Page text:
I will now deal with the facts concerning this loss of life which the Bill seeks to put an end to. The ss. "Mobile" was lost with all hands, and it is noteworthy that on the eve of this vessel's sailing from the United States the second officer communicated with his relatives, fearing the consequence of the ship being in such a dangerous condition owing to the huge deck cargo she was carrying. It is also worthy of note that the Merchant Service Guild forwarded copies of these letters to the Board of Trade at the time. The Board of Trade Inquiry—which is a Court constituted under the Merchant Shipping Act, having the advantage of the assistance of two expert nautical assessors—found that owing to her deck load the vessel was sent to sea in an unseaworthy condition. Twenty-six men lost their lives through this disaster. Somewhere about the same time the steamer "Huddersfield" experienced an accident, her deck cargo carrying adrift, and she was placed in a very perilous situation. Some of her crew were seriously injured. The Board of Trade Inquiry which was ordered to investigate the circumstances declared that—
This vessel also was sent to sea in an unseaworthy condition.
I might mention that the deck cargoes in both cases were being carried in the winter time to Continental ports. The "Mobile's" deck load of timber was estimated at being not less than 700 tons weight.
Then again there was the loss of the ss. "Cardinal," proceeding in winter time with a deck cargo. The Board of Trade Inquiry ordered to investigate the circumstances found that the loss of this vessel was caused by the deck cargo being washed overboard by heavy seas, carrying away her bulwarks and steering gear, and
staving in the after hatches, thus rendering the vessel unmanageable and water-logged. The Court, in giving judgment, said that—
Although the Merchant Shipping Act does not apply to a vessel like the 'Cardinal' bound to a Continental port in the winter time, still, having regard to the weight of the deck cargo carried and to the length and size of the great proportion of the pitch-pine logs of which it consisted, the Court is of opinion that the vessel, as laden, was not in a good and seaworthy condition when she left Pensacola on a winter voyage across the North Atlantic.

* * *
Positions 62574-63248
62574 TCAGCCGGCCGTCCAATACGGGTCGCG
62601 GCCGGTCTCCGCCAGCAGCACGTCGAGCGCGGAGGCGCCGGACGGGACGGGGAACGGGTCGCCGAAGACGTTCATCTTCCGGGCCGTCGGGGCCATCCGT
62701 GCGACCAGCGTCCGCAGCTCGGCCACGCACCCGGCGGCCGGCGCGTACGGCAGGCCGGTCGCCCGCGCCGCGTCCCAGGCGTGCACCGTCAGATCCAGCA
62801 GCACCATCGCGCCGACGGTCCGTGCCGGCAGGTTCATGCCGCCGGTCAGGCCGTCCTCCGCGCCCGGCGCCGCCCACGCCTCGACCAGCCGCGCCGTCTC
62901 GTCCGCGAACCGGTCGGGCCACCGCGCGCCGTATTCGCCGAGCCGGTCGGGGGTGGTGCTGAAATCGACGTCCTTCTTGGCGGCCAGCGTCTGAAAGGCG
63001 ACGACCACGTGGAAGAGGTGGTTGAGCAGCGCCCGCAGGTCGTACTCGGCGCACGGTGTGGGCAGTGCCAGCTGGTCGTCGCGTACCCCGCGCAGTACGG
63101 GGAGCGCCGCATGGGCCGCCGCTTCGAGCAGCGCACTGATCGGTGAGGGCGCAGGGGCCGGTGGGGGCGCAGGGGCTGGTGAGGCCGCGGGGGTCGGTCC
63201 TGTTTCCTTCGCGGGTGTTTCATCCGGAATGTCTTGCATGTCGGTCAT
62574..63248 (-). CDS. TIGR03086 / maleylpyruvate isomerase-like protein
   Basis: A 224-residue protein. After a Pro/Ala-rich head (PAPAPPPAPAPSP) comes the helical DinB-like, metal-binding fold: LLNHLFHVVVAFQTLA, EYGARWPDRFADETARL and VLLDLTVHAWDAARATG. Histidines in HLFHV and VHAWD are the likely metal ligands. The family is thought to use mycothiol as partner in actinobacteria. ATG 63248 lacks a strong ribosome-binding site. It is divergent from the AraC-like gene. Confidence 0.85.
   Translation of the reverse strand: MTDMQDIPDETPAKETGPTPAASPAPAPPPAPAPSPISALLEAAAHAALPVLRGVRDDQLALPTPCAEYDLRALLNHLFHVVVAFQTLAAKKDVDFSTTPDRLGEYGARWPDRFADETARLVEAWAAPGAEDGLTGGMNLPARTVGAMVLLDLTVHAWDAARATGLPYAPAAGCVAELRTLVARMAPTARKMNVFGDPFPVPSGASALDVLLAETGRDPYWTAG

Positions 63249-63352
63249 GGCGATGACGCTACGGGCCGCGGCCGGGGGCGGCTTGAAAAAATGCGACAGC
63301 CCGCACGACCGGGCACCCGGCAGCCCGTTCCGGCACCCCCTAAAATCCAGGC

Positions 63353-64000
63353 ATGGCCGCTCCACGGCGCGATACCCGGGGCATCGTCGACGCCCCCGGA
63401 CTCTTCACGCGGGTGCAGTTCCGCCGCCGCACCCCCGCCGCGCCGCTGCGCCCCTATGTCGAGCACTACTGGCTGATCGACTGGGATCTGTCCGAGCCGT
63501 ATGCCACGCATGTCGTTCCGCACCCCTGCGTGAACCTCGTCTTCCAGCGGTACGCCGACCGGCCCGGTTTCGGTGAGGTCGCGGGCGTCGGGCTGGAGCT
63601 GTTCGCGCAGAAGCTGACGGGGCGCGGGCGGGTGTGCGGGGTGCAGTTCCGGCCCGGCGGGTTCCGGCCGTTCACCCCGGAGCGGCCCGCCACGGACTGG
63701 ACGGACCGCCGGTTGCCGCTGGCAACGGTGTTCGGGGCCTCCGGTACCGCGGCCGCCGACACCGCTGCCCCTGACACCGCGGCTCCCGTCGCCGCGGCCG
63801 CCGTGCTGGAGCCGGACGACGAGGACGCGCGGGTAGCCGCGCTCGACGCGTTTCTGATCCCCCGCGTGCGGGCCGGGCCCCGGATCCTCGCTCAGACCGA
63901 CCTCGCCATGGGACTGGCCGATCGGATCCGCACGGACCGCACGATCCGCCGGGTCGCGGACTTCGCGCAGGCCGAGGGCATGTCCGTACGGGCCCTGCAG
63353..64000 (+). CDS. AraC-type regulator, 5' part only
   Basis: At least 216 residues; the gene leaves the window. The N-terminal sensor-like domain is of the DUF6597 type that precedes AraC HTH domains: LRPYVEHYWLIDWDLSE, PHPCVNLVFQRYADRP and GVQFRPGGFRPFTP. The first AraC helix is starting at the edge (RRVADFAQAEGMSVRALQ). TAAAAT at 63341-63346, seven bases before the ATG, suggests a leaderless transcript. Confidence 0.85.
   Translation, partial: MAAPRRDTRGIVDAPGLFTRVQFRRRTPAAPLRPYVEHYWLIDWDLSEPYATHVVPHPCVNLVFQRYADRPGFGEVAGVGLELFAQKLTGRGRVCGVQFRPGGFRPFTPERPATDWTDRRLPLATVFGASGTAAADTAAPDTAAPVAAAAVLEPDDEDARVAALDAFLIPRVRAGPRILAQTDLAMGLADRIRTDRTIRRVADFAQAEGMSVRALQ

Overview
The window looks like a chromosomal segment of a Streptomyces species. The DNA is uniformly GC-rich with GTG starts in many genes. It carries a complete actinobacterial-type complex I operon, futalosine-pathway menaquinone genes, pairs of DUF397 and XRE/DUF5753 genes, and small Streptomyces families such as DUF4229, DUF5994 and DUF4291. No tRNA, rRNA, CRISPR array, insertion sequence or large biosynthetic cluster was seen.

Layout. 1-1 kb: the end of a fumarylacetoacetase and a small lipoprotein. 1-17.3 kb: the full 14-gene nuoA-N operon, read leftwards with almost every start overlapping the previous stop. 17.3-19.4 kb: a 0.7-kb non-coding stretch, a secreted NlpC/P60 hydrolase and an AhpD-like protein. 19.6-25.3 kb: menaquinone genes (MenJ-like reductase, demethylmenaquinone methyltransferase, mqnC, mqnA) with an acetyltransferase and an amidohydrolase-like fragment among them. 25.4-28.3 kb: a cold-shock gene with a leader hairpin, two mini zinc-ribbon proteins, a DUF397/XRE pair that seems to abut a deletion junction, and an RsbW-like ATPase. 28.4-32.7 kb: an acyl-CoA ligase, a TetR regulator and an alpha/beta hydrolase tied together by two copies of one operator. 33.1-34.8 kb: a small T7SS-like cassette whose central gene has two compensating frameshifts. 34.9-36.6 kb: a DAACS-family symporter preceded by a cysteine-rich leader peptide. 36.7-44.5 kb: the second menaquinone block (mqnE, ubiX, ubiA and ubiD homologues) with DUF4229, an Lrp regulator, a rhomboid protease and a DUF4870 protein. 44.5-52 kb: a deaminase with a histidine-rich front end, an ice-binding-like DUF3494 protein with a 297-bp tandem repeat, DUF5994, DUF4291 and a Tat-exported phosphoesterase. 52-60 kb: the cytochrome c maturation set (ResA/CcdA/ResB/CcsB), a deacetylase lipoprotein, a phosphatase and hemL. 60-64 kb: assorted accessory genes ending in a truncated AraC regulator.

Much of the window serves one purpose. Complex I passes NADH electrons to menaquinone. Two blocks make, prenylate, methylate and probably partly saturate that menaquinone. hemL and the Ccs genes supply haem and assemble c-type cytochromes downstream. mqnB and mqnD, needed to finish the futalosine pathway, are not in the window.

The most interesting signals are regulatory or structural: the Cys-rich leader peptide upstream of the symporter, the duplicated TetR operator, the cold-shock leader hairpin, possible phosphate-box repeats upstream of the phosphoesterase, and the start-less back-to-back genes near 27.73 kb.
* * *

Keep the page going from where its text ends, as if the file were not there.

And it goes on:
It was the opinion of the Court that the vessel was rendered unmanageable and lost by the weight and size of her deck cargo. Then, again, the report of the Board of Trade Inquiry which investigated the circumstances of the accident to the steamer "Firth of Forth" contains instructive reading on this matter of the carriage of deck loads. I do not wish to infer for one moment that the particular accident—a stranding—which was inquired into was caused by the deck load which she was carrying from the United States to the Continent; but, as furnishing proof of the statements contained in the Memorandum to the Bill, I may say that the annexe to the report of the Board of Trade Inquiry into this matter states that previous to the stranding of the vessel I have mentioned she had a list which increased considerably until she was almost on her beam ends. After a consultation with the chief officer, the master decided to cut the lashings and sacrifice the deck cargo. This is a performance much more difficult than might be imagined, and I have no hesitation in saying that if it had not been attended by good fortune the ship herself would have been sacrificed, and in all probability her crew as well.
Then comes the case of the loss of the "Blenheim," under the management of Messrs. Steel, Young & Co. of London. A Board of Trade Inquiry was ordered, and after hearing all the evidence, formulated their judgment. They found that the vessel met with heavy weather and consequently the deck load shifted, causing a great list to starboard and the vessel to ship large quantities of water. The Court stated that the cause of the deck load breaking adrift and the vessel taking a list to starboard was that she listed heavily and was struck by a heavy sea